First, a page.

By standing in the way of progress, Republicans are showing they don’t understand the lived experience of disabled people and their families, and don’t understand that their voices are required at any policy table. The following is just a sampling of the cuts proposed by the Trump administration.

The administration’s budget includes flat funding for Part B (K-12) and Part C (early childhood) of the Individuals with Disabilities Education Act. This is the legislation that governs access to the public education system for students with disabilities. While these line items were not cut, they weren’t increased either: this means the dollars spent per student will decrease as more students get access to diagnoses that require services.

President Trump claimed a victory at the state of the union, citing significant gains in disability employment that were later shown to be inaccurate. On top of that, his budget eliminates funding for supported employment—a clear indication of the president’s hypocrisy. These are supports and services provided by agencies and community-based organizations to help people with intellectual disabilities, mental illness, and brain injuries find and maintain employment. Programs like this are increasingly important as progress is made to help transition individuals in segregated employment settings for subminimum wage into competitive integrated employment, as per the promising provisions of the Workforce Innovation and Opportunity Act. Slashing funding for these programs will have a long-term impact on the community.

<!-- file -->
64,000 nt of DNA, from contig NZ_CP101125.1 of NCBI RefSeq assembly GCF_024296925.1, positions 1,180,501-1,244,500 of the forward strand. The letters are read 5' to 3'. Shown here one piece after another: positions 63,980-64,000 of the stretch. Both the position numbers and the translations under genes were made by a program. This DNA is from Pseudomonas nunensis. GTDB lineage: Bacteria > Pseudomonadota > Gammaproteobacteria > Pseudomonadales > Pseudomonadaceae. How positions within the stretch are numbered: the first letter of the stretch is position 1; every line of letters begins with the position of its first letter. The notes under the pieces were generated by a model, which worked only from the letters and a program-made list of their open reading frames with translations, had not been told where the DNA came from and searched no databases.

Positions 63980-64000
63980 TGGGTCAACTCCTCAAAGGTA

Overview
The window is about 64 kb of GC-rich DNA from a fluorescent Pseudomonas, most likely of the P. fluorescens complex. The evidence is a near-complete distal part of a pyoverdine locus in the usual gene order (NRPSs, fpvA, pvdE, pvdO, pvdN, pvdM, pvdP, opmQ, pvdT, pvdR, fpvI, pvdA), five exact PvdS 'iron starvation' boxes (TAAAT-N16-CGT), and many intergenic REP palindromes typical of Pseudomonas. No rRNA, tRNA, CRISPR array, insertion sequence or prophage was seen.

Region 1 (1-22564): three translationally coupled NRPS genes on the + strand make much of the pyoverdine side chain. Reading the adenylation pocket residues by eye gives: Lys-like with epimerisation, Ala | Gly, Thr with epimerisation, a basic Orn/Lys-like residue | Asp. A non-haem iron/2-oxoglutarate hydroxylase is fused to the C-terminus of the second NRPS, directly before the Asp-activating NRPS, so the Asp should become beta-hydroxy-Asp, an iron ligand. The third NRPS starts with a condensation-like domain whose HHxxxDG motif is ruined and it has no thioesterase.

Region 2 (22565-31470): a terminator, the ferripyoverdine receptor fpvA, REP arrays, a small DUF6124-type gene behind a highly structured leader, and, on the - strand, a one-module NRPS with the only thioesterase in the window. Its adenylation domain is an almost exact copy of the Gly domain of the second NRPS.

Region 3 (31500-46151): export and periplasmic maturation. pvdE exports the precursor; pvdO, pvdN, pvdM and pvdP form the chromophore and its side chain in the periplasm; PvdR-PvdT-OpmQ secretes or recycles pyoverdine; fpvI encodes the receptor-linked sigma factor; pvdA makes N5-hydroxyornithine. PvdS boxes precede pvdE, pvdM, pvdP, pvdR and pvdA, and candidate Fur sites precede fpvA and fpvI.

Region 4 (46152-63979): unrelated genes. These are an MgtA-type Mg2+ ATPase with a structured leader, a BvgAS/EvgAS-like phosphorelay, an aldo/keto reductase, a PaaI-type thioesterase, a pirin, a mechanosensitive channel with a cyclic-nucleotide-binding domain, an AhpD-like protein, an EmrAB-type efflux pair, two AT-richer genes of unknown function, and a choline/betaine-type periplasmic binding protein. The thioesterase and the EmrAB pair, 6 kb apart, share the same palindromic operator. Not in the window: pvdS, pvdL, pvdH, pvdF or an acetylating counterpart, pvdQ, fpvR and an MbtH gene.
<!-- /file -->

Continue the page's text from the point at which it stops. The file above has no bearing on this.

The Trump budget also slashes supports for the disability community at the Department of Health and Human Services. It zeroes out the National Institute on Disability, Independent Living, and Rehabilitation Research, which provides research, training, and assistance to help people with disabilities achieve “full inclusion and integration into society.” Additionally, in eliminating the Social Services Block grant, the budget cuts funding to Meals on Wheels, a vital program to elderly and disabled individuals. The Low Income Home Energy Assistance Program is also zeroed out, which, frankly, keeps the lights and heat on for low-income individuals.

This budget literally turns the lights out for people and takes the food out of their hands.

And it adds work requirements to Medicaid. Definitions of who can get a waiver while maintaining their health care are extremely narrow. Undoubtedly, this will affect folks who may have recurring chronic illnesses, like Crohn’s disease or lupus, or mental illness. Furthermore, individuals who are actively looking for work, or only able to find part-time jobs, could still be affected and lose coverage. Burdensome and inaccessible enrollment systems can often make it difficult for folks to even obtain an exemption.

Paul Ryan may be gone as House speaker, but his long-term love, block grants, are back. Block granting Medicaid would limit spending on health care for low-income people, who are disproportionately people with disabilities. Additionally, states could make it harder to access coverage, in order to keep the funding for other purposes.

And building off of previous rumor campaigns, the administration is now targeting the Social Security Disability Insurance (SSDI) program, by proposing a rule to increase social media monitoring to catch those defrauding the system. A person could have their benefits revoked for carrying groceries, for playing with a child, for doing anything the administration assumes is inappropriate. The reality is the program is not full of waste and abuse, and a robust economy has led to a steady decrease in claims. Furthermore, it is extremely difficult to qualify for SSDI, and thousands of applicants die every year while traversing the bureaucracy.

You can tell the greatness of a nation by how it treats the folks most marginalized. While it may have taken awhile, progressives are listening and working to center the voices of the disability community at decision-making tables, whereas conservatives clearly are looking to send them to the poor house. Thankfully, advocates will not back down from this fight, nor any future fight, as history has shown.